Thousands of Peco customers were still without electric service Tuesday afternoon, which may be a perversely fortuitous turn of events as the Philadelphia utility gears up for the arrival Wednesday of the second major winter storm this week.

More than 1,500 additional utility workers from as far away as Texas have moved in to help Peco restore power after Friday's nor'easter knocked out 630,000 of its 1.6 million customers, and Peco is not letting them leave, just yet.

A crew from Illinois works to restore power on Peco’s system in Bryn Mawr on Sunday.
MICHAEL BRYANT / Staff Photographer
A crew from Illinois works to restore power on Peco’s system in Bryn Mawr on Sunday.

More than 17,000 Peco customers were still without power Tuesday evening, and Peco planned to retain the outside crews to help restore 1,668 separate outages. Had Peco restored service to all customers, those outside crews might be on their way home.

"We're going to keep those crews on hand throughout," said Greg Smore, a Peco spokesman.

With 1,500 reinforcements already in place, Peco will be uniquely well-positioned to respond Wednesday if it loses more customers to the second nor'easter, which could drop as much heavy snow as Friday's storm, but is not forecasted to have the same damaging winds.

The mutual aid crews have been arriving in caravans for several days after Peco put out a call for assistance before and after Friday's storm. The Philadelphia utility was among the hardest-hit utilities in 13 Eastern states that were slammed by Friday's storm.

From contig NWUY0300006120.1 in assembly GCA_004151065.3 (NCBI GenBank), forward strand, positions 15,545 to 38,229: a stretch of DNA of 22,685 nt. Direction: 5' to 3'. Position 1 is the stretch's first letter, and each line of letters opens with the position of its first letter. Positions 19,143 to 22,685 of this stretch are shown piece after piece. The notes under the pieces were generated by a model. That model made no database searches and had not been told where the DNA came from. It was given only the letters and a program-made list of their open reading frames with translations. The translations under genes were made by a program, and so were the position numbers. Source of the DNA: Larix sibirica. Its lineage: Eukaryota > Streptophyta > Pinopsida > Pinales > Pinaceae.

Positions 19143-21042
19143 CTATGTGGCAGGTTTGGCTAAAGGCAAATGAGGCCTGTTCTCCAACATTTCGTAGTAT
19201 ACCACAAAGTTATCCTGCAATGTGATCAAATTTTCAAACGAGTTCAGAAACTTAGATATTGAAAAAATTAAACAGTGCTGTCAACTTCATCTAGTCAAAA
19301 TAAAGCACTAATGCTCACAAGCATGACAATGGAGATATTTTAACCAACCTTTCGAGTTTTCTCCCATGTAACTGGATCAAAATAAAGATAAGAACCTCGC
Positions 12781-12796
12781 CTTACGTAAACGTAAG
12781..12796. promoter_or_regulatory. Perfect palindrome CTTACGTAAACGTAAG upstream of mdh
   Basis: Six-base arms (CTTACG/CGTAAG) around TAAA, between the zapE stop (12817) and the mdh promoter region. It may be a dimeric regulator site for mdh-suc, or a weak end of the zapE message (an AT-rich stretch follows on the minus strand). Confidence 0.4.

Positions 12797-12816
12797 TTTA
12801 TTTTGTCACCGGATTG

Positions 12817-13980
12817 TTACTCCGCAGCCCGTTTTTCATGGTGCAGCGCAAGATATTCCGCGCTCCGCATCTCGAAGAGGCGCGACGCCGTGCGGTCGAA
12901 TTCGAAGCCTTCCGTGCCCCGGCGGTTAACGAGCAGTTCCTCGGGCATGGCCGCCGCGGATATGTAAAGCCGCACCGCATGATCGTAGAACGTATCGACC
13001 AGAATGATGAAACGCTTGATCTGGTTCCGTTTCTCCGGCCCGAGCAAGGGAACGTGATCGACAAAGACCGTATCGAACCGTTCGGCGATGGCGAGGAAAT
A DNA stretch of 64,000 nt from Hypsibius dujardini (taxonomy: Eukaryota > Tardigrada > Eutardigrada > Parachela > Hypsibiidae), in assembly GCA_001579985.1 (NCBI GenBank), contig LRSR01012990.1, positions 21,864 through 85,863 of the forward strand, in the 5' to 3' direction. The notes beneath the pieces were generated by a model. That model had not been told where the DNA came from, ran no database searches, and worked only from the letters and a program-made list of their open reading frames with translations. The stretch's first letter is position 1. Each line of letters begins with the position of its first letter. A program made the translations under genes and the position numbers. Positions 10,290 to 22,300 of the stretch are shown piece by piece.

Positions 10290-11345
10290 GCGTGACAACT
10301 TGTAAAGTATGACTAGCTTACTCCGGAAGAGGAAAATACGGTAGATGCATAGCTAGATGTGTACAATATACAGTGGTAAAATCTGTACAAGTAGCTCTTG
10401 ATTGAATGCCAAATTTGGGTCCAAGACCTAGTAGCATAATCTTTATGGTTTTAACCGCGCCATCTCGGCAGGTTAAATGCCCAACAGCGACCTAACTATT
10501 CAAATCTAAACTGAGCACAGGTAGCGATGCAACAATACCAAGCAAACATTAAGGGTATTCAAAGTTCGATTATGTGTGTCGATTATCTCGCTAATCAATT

Most of the "foreign workers" — the official term for crews from other utilities — come from southern states that are not affected by the nor'easter. The foreign crews typically work 14-hour days, starting at 6 a.m., and Peco is responsible for housing and feeding them.

Peco has projected it would restore service by midweek to remaining customers, but progress slows as each repair restores increasingly smaller clusters of remaining customers.

Steven Kline, an Abington Township commissioner, said residents in the Meadowbrook area he represents are frustrated at repeated storm outages in which their neighborhood always seems to be among the last restored.

Kline said he observed several out-of-state repair crews that were idling in their trucks Tuesday apparently waiting to be dispatched. The area has at least five outages.

"My residents feel Peco is unresponsive to their problems, and ill-equipped to respond in an efficient manner."

Wednesday's storm could slow restoration efforts with a new thick layer of snow and additional downed trees impeding repair crews, Smore said.

Smore said that those customers who have waited since Friday to have their power restored would not be ignored if the utility is hit by another major storm event that knocks out thousands of additional customers. The unfinished work from Friday's storm would take priority, he said.

"We're making sure we're not losing sight of those customers," he said.

The Pennsylvania Public Utility Commission on Tuesday issued a list of precautionary tips for customers to take ahead of the storm, including writing down utility contact information and storing plenty of batteries.